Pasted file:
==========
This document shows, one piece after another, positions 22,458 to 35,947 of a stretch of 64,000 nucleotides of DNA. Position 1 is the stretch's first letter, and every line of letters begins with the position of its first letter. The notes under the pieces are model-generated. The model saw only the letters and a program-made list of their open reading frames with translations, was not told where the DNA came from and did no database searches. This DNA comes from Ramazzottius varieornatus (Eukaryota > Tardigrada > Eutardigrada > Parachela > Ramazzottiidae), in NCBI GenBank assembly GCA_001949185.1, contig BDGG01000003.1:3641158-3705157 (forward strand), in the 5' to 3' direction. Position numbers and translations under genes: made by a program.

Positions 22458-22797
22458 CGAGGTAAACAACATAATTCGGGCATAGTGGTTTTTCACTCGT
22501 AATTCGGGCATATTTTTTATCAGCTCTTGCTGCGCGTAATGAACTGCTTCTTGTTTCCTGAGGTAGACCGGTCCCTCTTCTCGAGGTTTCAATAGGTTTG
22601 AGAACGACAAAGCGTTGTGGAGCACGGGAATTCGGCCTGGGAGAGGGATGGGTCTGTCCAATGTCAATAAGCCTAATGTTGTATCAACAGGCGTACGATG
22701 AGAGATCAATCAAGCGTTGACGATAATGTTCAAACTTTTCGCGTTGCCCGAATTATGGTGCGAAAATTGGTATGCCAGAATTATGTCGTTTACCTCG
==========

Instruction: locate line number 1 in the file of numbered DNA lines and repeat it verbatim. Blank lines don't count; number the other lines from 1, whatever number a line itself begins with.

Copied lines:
This document shows, one piece after another, positions 22,458 to 35,947 of a stretch of 64,000 nucleotides of DNA. Position 1 is the stretch's first letter, and every line of letters begins with the position of its first letter. The notes under the pieces are model-generated. The model saw only the letters and a program-made list of their open reading frames with translations, was not told where the DNA came from and did no database searches. This DNA comes from Ramazzottius varieornatus (Eukaryota > Tardigrada > Eutardigrada > Parachela > Ramazzottiidae), in NCBI GenBank assembly GCA_001949185.1, contig BDGG01000003.1:3641158-3705157 (forward strand), in the 5' to 3' direction. Position numbers and translations under genes: made by a program.